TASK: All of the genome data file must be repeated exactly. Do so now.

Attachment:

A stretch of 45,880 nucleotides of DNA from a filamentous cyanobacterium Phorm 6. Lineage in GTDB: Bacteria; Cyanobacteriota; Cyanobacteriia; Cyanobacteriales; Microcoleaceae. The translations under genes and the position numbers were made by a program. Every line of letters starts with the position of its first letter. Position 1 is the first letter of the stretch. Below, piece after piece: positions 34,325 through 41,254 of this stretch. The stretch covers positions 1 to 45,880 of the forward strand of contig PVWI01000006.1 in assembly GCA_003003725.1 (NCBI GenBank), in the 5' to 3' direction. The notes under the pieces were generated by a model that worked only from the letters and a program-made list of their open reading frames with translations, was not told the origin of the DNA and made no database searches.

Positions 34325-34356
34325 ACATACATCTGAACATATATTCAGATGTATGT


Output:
A stretch of 45,880 nucleotides of DNA from a filamentous cyanobacterium Phorm 6. Lineage in GTDB: Bacteria; Cyanobacteriota; Cyanobacteriia; Cyanobacteriales; Microcoleaceae. The translations under genes and the position numbers were made by a program. Every line of letters starts with the position of its first letter. Position 1 is the first letter of the stretch. Below, piece after piece: positions 34,325 through 41,254 of this stretch. The stretch covers positions 1 to 45,880 of the forward strand of contig PVWI01000006.1 in assembly GCA_003003725.1 (NCBI GenBank), in the 5' to 3' direction. The notes under the pieces were generated by a model that worked only from the letters and a program-made list of their open reading frames with translations, was not told the origin of the DNA and made no database searches.

Positions 34325-34356
34325 ACATACATCTGAACATATATTCAGATGTATGT